And finally, to end this round-up with a smile: watch a Bach duet played by a 90-year-old husband and wife.

Classical Music Round-Up: 11/13/15

Classical Conditioning presents this week’s worthwhile reads.

Money Matters

Nigerian soprano Abiodun Koya brings her unique crossover act to Atlanta, linked below. (photo via)

Diverse Voices

Interesting Reads

Just for Fun

Infographic: Building a Better Experience

Throughout my summer internship, senior staff from a variety of departments presented informative seminars to the interns.  I took extensive notes during these seminars, and have been organizing them into unnecessarily elaborate visuals using the wicked fun infographic generator Canva, because let’s be real, I’d rather do that than make reeds.  Here are some words of wisdom from the Executive Director of the WNO, as he describes how customer service is as important a part of the artistic experience as the art itself.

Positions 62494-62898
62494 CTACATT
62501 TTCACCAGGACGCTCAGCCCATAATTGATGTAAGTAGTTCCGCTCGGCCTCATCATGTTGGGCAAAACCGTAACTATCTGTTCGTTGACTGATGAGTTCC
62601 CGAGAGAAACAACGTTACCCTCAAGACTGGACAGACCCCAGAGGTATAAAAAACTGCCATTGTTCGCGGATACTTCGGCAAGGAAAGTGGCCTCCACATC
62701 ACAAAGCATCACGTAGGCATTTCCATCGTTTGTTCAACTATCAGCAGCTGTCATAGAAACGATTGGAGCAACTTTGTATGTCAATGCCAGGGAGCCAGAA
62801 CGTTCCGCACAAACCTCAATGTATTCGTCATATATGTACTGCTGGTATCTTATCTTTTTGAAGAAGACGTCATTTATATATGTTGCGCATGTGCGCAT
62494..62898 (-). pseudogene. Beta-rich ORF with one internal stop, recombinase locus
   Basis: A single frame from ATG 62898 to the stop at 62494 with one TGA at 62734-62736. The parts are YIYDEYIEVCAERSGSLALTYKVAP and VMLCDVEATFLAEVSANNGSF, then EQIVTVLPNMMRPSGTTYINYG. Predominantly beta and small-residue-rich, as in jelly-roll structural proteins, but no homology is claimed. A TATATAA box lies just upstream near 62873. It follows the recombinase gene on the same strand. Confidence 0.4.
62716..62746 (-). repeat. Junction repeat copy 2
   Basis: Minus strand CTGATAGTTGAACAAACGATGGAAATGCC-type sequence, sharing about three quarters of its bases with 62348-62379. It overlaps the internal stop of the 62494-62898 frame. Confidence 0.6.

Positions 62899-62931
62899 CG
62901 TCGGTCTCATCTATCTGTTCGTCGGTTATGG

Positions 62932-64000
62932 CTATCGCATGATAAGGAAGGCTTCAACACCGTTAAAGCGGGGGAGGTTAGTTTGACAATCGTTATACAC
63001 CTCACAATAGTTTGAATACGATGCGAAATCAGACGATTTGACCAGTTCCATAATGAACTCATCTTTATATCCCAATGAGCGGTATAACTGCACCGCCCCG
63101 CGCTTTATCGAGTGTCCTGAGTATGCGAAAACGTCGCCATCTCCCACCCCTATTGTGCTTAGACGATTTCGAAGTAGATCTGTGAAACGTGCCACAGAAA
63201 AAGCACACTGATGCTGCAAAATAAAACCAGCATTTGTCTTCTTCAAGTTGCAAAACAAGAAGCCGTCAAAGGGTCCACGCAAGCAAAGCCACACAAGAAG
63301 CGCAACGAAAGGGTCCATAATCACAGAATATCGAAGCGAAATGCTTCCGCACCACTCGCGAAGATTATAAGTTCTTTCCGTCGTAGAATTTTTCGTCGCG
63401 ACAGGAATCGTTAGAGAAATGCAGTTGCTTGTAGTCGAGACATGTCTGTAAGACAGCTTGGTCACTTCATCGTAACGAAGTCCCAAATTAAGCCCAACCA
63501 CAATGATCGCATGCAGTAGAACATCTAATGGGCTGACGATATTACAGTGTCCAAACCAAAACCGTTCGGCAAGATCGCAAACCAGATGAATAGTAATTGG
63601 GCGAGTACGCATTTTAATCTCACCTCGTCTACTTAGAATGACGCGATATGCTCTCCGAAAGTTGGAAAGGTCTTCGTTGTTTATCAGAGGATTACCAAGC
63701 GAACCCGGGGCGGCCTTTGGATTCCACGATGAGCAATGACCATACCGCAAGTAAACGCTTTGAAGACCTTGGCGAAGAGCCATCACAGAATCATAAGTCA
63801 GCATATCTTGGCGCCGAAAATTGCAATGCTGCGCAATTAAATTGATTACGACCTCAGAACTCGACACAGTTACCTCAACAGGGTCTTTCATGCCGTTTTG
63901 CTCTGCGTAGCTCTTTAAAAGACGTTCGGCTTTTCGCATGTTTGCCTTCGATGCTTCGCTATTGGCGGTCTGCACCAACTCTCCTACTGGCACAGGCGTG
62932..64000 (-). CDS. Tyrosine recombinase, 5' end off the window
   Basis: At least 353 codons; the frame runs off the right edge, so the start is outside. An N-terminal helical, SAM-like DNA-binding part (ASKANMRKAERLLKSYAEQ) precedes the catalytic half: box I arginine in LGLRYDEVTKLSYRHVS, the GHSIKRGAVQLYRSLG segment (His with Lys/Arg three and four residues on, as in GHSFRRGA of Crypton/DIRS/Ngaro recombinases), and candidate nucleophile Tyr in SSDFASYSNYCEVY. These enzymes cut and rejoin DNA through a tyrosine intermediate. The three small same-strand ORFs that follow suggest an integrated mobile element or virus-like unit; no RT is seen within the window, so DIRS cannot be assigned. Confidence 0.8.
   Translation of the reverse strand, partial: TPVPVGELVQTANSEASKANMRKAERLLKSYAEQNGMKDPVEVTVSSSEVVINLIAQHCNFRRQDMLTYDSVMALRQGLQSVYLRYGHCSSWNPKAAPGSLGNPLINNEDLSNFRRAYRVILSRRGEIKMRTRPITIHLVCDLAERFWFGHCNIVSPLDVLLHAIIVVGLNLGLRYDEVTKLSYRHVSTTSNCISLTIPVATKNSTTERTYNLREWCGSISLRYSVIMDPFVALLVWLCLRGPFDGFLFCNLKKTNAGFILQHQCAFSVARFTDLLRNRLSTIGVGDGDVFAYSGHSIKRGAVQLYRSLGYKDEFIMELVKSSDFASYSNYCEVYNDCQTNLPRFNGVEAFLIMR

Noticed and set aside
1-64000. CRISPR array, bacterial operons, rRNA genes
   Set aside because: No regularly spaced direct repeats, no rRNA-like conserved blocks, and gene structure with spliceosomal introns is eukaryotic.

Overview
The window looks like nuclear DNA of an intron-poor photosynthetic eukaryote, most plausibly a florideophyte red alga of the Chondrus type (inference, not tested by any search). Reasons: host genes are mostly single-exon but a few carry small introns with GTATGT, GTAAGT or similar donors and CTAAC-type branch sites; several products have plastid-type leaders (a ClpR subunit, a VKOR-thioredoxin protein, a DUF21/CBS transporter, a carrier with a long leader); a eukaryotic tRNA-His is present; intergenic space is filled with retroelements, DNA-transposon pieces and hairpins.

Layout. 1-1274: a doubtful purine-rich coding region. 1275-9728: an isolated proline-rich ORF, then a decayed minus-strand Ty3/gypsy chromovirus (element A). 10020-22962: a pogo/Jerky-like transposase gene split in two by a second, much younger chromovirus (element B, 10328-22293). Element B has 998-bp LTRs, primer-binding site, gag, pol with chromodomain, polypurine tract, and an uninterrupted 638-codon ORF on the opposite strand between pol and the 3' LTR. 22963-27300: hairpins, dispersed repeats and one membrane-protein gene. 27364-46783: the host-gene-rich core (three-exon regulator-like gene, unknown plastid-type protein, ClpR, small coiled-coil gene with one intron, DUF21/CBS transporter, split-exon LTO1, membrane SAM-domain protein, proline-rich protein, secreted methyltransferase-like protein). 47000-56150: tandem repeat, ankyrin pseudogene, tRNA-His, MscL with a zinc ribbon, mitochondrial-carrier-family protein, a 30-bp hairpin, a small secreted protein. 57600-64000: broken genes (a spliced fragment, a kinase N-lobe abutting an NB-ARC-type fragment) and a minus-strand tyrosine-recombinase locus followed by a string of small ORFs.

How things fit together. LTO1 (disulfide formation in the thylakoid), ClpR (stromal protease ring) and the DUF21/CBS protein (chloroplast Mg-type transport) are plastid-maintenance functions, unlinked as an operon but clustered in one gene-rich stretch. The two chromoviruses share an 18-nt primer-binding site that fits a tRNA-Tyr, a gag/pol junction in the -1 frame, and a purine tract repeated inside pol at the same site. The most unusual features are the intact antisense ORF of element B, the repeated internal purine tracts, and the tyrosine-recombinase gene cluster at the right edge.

Continue reading

Classical Music Round-Up: 11/6/15

Classical Conditioning presents this week’s worthwhile reads.

Orchestra Updates

The New York Times takes us inside the Kronos Quartet with 3D point capture, linked below. (image via)
The New York Times takes us inside the Kronos Quartet with 3D point capture, linked below. (image via)

Interviews & Introspection

Interesting Reads

Just for Fun

Classical Music Round-Up: 11/1/15

Classical Conditioning presents this week’s worthwhile reads.  (Actually, two weeks’ worth of worthwhile reads — I forgot to post last week!)

Breaking News

Live performances of video game soundtracks, such as ‘Legend of Zelda: Symphony of the Goddesses’ (above), promise to offset declining ticket sales for U.S. orchestras, according to the Wall Street Journal article linked below.  (image via)

Deep Thoughts

In the Spotlight

Historical Proportions

Just for Fun

Classical Music Round-Up: 10/18/15

Classical Conditioning presents this week’s worthwhile reads.

Orchestra Updates

The incredible Zuhal Sultan speaks with NPR about founding the Iraqi Youth Orchestra, linked below. (photo via)

Deep Thoughts

We Are Young

Just for Fun